Monday, February 13, 2006

Vice President Declares Open Season on Lawyers, Politicians

It's the latest exciting news to emerge from Washington: Vice President Dick Cheney has finally decided to ease federal restrictions on big game hunting.

And many are jumping for joy, because popular consensus seems to say that such a measure is long overdue.

Of course, many liberals have vociferously protested this move and have stepped up their attacks on sport hunting. They point to the fact that the Vice President's recent trophy wasn't humanely killed with a clean shot to the head, but was instead left maimed and bleeding-- supposedly an act of "brutality". They whine repeatedly that hunting big game is unnecessary, that it is wasteful, and that it is cruel.

But they forget that hunting has another purpose other than providing us with protein: keeping numbers in check by culling a population that could otherwise overrun and degrade the natural environment. In addition, responsible hunting practices help prevent the spread of diseases such as rabies, a devastating pathogen that is only too common on both sides of the political spectrum-- and one that condemns victims to dementia and a slow, painful death.

So, for those who prefer to take a more level-headed view of the matter, the recent relaxing of regulations banning such hunts is a step forward in the right direction-- and many are anxious to take part. Long lines for the limited permits have been rumored at some of the locations that offer recreational hunting and fishing licenses throughout several states: sporting goods stores, gun shops, department stores, discount stores, bait and tackle shops-- even grocery stores.

One eager sportsman, when interviewed, stated "They're the most dangerous game out there! No other predator can rival the lawyer's ruthlessness, the politician's cunning and speed. I've been wanting to bag one for years!"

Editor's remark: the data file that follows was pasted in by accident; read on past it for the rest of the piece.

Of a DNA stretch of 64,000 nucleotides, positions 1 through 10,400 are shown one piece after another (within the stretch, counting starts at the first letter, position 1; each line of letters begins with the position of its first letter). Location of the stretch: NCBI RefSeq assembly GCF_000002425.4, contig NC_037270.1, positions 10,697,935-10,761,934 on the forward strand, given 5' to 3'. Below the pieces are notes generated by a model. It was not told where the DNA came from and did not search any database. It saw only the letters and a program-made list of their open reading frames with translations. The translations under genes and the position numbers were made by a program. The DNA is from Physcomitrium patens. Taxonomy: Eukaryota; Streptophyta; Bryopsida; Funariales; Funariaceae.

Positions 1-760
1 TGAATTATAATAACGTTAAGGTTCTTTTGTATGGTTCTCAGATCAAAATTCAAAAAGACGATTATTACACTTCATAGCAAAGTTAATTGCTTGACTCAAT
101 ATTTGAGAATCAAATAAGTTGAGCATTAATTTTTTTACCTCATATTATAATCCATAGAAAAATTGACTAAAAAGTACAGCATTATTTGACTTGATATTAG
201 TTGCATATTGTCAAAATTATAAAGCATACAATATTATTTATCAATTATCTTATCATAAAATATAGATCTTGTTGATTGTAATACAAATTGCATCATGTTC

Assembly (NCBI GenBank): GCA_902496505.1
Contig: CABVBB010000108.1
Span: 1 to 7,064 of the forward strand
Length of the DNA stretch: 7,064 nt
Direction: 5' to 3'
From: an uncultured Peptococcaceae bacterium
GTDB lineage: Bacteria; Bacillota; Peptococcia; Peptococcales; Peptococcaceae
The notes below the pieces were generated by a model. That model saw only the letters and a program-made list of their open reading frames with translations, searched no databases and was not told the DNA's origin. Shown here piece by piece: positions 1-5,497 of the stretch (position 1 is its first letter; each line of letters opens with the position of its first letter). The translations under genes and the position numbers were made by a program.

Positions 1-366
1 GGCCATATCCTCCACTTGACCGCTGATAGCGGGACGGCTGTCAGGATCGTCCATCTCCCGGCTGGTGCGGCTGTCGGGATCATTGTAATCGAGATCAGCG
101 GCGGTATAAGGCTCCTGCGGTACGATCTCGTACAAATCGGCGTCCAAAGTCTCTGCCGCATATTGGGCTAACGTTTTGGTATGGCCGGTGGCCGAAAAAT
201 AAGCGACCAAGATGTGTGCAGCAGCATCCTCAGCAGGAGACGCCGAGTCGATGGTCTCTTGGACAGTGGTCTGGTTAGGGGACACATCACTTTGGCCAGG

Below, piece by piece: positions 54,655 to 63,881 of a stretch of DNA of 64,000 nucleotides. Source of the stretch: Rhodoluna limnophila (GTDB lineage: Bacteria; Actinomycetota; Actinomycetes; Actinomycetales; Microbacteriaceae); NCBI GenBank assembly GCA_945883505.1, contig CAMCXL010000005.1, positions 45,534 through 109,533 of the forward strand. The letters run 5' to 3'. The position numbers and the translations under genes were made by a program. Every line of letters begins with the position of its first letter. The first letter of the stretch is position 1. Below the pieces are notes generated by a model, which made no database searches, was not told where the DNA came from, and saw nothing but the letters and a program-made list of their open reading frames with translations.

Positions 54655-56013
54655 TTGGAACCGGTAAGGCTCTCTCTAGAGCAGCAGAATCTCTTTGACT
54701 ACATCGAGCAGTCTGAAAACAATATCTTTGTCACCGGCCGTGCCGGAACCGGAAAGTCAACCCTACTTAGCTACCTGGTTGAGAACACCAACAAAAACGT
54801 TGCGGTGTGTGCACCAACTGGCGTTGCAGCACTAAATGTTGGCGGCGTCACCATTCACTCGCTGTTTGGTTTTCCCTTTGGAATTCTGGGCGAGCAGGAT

The state's Fish and Wildlife spokesman agreed. "The sheer skill and reflexes required to bring one of these down is amazing-- it makes bear hunting look like child's play", he added. "Of course, some purists prefer hunting game in the natural environment: corporate boardrooms, fundraising dinners, seedy motels.... but most will agree that nothing beats tracking and harvesting one of these in the woods."

When asked about his hunting trip, the Vice President laughed ruefully. "I'll tell you: that was no easy shot. He stepped out of the brush along a creek bottom and stood at the edge of a field, while I was ensconced in a tree stand in the upper limbs of a tall burr oak about 25 feet above a well used campaign trail." Displaying his prized shotgun for reporters, he added: "And unless you've hunted one of these yourself, you probably can't imagine what a magnificent sight they make-- poised gracefully in the morning mist, brief case in hand... momentarily leaping for a phone call.... truly one of Nature's best displays."

With lines of eager applicants, each requesting a highly prized and limited permit, the question arises: should the allowable span of time be extended? Neither lawyers nor politicians are on the endangered species list, and most hunters want to book their hunt during the peak period, which is the campaign season. This is usually purported to be the most potentially active and productive period. However, it can be the most frustrating and exasperating time of year as well-- for it is during this period that the quarry becomes unpredictable and completely irrational.

So, predicting travel patterns at a given time or setting up an ambush along previously established paths can mean that the hunt depends entirely on luck rather than knowledge, skill and experience. But that doesn't deter the large numbers of would-be participants. With the Vice President taking the lead, the loosening of restrictions will encourage many to follow suit--perhaps revitalizing one of the most traditional pastimes of this great country.

2 Comments:

Anonymous Professor Twain said...

Another great blog.

I hope that you saw Maureen Dowd's column on this matter--priceless. Actually, there is a price--I had to join TimesSelect to get to read it online (see my recent blog about "Paying For It").

4:31 AM  
Blogger L said...

My Dear Professor: thank you :) I just read her column today (I've been a bit behind on things lately)...

9:06 PM  

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